I first learned about spirit animals while in Santa Fe, New Mexico for an astrology workshop a few years back. While we were there, a friend who was also a fellow attendee wanted to check out this little shop that sold Zuni fetishes. If you’re not familiar with fetishes, they are small, stone carvings of different animals that are then typically blessed by the tribe’s shaman. The shop was a pretty amazing place with a surprisingly reverent feel. To be honest, I’ve been in churches that felt less holy. Patrons within were examining these amazing works of art, seeking those with which they felt a spiritual connection.
I guess you could call this the original “self-help” program, where you identify the animal that has the characteristics that reflect your situation, then meditate on that animal so you can acquire (or in some cases release) the traits represented, thus making that animal your “spirit animal”. You won’t necessarily have the same spirit animal throughout your life, but rather turn to the one most relevant for your situation at the time.
I wound up buying two that I was drawn to, a cougar and a raven. Oddly enough, I already had a picture of a cougar on my wall (shown above) that I’d had for years. It was a notecard sent by a dear friend that I liked so much I framed it and put up in my office. I’d nearly forgotten about it until I got home and noticed how much my newly acquired fetish looked like the picture. Later, when I read about the fetishes’s meaning, they were spot-on.
Spirit animals are associated with the Native American Medicine Wheel, which includes the mountain lion (cougar), black bear, badger, white wolf, eagle and mole, which represent each of the six directions (four cardinal, i.e. north, south, east, and west, plus up and down). The meaning of each animal is based on the characteristics it displays.
The Mountain Lion or Cougar is Guardian of the North. She represents wisdom that comes from experience, our successes and failures, the recognition of life’s cycles and forces greater than ourselves.
The White Wolf is Guardian of the East. He represents our quest for higher knowledge. The East, where the Sun rises each day, is the place of new beginnings, and the direction from which great teachers arrive.
The Badger is Guardian of the South. I remember seeing a documentary on badgers and being surprised at how aggressive they are. They represent the needs of the ego and physical body and how we may destroy or injure others as we pursue what we want when we’re obsessed with our basic human needs.
The Black Bear is Guardian of the West. She signifies personal strength and introspection that will lead to wisdom through spiritual understanding.
The Eagle, Guardian of the Upper Regions, represents pursuing the heights. This is taking time to view the big picture, forget the moment, no matter how difficult, and absorb the greatness around us.
The Mole, Guardian of the Lower Regions, burrows within. Blind to all other than the perception of stark dark and light, the mole gathers information through the other senses–vibrations, smell, taste, sounds, touch. These heighten awareness of the Earth itself, plant life that nourishes us, aquifers, minerals.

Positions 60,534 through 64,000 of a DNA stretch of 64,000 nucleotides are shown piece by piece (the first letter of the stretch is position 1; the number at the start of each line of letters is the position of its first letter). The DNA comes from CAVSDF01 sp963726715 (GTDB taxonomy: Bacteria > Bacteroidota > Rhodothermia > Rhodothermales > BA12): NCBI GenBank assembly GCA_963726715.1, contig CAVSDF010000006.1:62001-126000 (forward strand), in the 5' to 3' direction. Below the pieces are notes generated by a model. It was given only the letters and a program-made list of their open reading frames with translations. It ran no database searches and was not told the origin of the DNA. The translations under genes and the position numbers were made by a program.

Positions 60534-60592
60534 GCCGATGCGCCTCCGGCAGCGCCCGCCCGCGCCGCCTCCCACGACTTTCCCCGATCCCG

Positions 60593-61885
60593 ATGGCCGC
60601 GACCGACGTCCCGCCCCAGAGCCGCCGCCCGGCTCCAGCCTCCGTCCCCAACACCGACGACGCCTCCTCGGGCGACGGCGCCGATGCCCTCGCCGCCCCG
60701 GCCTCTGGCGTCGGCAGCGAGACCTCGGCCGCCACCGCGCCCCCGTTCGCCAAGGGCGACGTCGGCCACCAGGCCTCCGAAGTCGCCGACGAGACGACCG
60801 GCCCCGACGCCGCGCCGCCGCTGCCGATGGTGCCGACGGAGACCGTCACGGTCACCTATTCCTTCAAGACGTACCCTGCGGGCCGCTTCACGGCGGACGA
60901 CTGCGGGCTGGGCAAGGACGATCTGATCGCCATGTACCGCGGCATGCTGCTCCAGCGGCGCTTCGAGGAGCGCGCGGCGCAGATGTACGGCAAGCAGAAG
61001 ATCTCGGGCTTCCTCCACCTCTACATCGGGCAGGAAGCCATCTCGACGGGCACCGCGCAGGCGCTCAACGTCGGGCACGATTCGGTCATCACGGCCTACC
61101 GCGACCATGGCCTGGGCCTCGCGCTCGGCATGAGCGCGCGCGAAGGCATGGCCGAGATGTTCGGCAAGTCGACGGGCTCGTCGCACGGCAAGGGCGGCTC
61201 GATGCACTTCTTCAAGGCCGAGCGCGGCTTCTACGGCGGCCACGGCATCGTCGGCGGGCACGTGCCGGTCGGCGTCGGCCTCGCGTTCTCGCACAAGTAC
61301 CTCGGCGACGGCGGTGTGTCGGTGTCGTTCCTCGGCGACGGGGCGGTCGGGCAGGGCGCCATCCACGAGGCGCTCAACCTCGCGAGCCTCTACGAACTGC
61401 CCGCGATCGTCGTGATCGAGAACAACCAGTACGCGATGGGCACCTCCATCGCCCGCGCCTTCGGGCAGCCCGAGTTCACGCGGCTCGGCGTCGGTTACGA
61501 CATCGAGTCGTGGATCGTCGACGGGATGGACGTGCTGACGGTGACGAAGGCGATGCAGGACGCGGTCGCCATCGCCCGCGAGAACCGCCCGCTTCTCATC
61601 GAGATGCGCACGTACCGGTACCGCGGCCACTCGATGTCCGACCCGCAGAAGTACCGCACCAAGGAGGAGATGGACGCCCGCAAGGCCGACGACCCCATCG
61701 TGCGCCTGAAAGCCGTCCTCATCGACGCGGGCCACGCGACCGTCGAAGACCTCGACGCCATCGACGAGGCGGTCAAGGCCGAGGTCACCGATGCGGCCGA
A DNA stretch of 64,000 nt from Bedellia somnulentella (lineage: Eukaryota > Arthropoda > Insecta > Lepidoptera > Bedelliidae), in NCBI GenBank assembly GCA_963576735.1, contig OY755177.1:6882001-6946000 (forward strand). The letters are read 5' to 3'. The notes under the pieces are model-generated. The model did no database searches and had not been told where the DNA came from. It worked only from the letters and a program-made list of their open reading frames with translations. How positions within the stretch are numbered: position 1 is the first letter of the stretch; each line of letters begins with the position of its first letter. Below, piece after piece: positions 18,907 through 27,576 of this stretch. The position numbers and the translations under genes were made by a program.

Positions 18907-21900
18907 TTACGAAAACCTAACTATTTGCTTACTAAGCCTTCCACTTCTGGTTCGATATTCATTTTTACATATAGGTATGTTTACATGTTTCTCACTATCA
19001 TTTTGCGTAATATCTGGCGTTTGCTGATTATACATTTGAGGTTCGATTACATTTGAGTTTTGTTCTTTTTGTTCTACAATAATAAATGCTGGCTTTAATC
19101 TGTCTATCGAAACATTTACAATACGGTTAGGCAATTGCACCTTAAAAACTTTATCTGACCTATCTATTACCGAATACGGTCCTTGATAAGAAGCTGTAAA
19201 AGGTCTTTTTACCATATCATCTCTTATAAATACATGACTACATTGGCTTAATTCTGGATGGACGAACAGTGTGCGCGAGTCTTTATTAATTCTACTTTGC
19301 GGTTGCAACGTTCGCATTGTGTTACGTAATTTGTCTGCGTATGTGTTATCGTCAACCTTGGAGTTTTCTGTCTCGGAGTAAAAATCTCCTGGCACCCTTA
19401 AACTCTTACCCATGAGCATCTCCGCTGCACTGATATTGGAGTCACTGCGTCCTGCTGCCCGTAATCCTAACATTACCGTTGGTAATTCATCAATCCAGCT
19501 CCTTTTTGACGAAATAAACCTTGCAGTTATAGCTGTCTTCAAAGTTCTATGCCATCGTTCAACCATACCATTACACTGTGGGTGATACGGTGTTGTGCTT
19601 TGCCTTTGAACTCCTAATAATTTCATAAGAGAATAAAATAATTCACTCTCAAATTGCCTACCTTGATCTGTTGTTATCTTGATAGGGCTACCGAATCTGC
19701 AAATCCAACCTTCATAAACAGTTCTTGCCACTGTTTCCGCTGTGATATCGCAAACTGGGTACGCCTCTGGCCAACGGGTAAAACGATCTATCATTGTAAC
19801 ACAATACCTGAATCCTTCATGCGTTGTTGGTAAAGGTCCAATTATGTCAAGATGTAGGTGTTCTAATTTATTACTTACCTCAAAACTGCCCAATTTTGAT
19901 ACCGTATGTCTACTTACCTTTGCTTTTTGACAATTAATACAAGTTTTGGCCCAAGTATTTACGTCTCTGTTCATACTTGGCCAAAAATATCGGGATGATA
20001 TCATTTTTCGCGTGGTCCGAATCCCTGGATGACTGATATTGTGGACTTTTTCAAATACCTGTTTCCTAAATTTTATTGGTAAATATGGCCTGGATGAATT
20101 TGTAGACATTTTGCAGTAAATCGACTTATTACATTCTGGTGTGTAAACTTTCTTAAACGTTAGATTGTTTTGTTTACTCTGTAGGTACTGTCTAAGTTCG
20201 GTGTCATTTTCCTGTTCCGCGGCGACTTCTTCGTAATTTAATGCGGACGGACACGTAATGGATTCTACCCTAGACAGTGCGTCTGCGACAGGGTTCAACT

Ideally, you would have a fetish representing each of these animals and you would arrange them all in their respective directions in a circle, all facing inward to represent the proper integration of these principles. You could use a picture instead so as to have the visual image, though having the fetish, which you can hold and feel its energy, is more effective.
Ponder each of the above pictures individually and see if you react to any at a visceral level. If not, don’t worry, there are other options. Any animal that comes to mind can function as your spirit animal provided you understand its message for you.
You can have more than one spirit animal and add them as needed. You don’t have to have an actual fetish carving to do so, but they serve as a visual aid or talisman. There’s a bit of a ritual that goes along with it, where you “feed” the fetish, usually consisting of ground blue corn, which they will give you when you buy a fetish. Each day you’re supposed to do so, which of course is a reminder to ponder the animal and whatever characteristic you wish to emulate from its example.
Other animals include the coyote, snake, raven, falcon, owl, rabbit, fox, armadillo, turtle, frog, deer (also bison), and horse. You can add these to the wheel as your intuition dictates. In my case, the raven represented a time of transformation. I had recently retired and was letting go of my previous life to start a new one. Transformations are a death of sorts. As an astrologer, this concept is represented by the planet Pluto and, at that time, I was in the midst of a “Pluto transit” as well.
It seems no one is trouble-free these days. Even the Earth herself is unhappy, reflecting through this insidious heatwave and volcanic action the collective anger and abused power all around us. This is clearly a time when this Native American wisdom can benefit each of us and hopefully return our planet to peace and sanity.
The Southwest Indian Foundation has some fetishes for sale in their catalog. If you want to know more about spirit animals and use of the medicine wheel, a really good book on the subject is “Zuni Fetishes: Using Native American Objects for Meditation, Reflection, and Insight” by Hal Zina Bennett. Last I checked, they have it on Amazon.
[Animal pictures courtesy of Pixabay.]